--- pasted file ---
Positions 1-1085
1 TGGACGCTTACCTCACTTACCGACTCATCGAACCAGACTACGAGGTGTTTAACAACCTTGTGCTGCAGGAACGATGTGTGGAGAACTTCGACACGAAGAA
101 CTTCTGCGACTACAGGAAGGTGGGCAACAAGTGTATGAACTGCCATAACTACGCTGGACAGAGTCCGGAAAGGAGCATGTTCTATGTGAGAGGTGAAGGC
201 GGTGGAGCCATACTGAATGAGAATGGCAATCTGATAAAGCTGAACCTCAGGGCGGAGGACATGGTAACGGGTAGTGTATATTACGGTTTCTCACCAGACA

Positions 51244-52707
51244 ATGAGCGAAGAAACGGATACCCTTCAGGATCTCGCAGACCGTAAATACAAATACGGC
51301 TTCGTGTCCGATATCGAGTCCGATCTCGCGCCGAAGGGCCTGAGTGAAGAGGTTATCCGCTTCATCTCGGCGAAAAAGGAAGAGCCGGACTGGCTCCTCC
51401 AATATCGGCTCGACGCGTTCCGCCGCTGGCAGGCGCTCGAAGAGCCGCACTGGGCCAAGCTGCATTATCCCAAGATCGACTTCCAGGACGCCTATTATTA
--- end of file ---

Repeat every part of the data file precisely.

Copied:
Positions 1-1085
1 TGGACGCTTACCTCACTTACCGACTCATCGAACCAGACTACGAGGTGTTTAACAACCTTGTGCTGCAGGAACGATGTGTGGAGAACTTCGACACGAAGAA
101 CTTCTGCGACTACAGGAAGGTGGGCAACAAGTGTATGAACTGCCATAACTACGCTGGACAGAGTCCGGAAAGGAGCATGTTCTATGTGAGAGGTGAAGGC
201 GGTGGAGCCATACTGAATGAGAATGGCAATCTGATAAAGCTGAACCTCAGGGCGGAGGACATGGTAACGGGTAGTGTATATTACGGTTTCTCACCAGACA

Positions 51244-52707
51244 ATGAGCGAAGAAACGGATACCCTTCAGGATCTCGCAGACCGTAAATACAAATACGGC
51301 TTCGTGTCCGATATCGAGTCCGATCTCGCGCCGAAGGGCCTGAGTGAAGAGGTTATCCGCTTCATCTCGGCGAAAAAGGAAGAGCCGGACTGGCTCCTCC
51401 AATATCGGCTCGACGCGTTCCGCCGCTGGCAGGCGCTCGAAGAGCCGCACTGGGCCAAGCTGCATTATCCCAAGATCGACTTCCAGGACGCCTATTATTA